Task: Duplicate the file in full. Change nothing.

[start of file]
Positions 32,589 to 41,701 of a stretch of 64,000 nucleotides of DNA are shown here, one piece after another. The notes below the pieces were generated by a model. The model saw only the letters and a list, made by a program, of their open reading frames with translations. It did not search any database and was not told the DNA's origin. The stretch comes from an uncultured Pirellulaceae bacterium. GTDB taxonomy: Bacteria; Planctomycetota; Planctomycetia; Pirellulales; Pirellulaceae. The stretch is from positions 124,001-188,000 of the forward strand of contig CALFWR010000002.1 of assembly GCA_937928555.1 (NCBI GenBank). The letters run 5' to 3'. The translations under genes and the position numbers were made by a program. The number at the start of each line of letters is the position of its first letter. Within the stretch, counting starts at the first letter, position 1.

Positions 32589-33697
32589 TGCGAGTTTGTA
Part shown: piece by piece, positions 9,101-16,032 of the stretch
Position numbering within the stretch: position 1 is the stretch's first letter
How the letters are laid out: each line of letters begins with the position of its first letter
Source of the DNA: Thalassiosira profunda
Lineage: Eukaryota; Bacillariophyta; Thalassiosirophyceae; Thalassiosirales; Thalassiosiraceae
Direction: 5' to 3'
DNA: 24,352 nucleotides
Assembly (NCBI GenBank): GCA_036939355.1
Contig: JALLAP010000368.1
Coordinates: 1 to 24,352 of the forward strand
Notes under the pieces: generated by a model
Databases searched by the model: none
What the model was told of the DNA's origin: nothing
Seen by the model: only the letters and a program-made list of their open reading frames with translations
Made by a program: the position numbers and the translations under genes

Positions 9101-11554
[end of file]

Positions 32,589 to 41,701 of a stretch of 64,000 nucleotides of DNA are shown here, one piece after another. The notes below the pieces were generated by a model. The model saw only the letters and a list, made by a program, of their open reading frames with translations. It did not search any database and was not told the DNA's origin. The stretch comes from an uncultured Pirellulaceae bacterium. GTDB taxonomy: Bacteria; Planctomycetota; Planctomycetia; Pirellulales; Pirellulaceae. The stretch is from positions 124,001-188,000 of the forward strand of contig CALFWR010000002.1 of assembly GCA_937928555.1 (NCBI GenBank). The letters run 5' to 3'. The translations under genes and the position numbers were made by a program. The number at the start of each line of letters is the position of its first letter. Within the stretch, counting starts at the first letter, position 1.

Positions 32589-33697
32589 TGCGAGTTTGTA
Part shown: piece by piece, positions 9,101-16,032 of the stretch
Position numbering within the stretch: position 1 is the stretch's first letter
How the letters are laid out: each line of letters begins with the position of its first letter
Source of the DNA: Thalassiosira profunda
Lineage: Eukaryota; Bacillariophyta; Thalassiosirophyceae; Thalassiosirales; Thalassiosiraceae
Direction: 5' to 3'
DNA: 24,352 nucleotides
Assembly (NCBI GenBank): GCA_036939355.1
Contig: JALLAP010000368.1
Coordinates: 1 to 24,352 of the forward strand
Notes under the pieces: generated by a model
Databases searched by the model: none
What the model was told of the DNA's origin: nothing
Seen by the model: only the letters and a program-made list of their open reading frames with translations
Made by a program: the position numbers and the translations under genes

Positions 9101-11554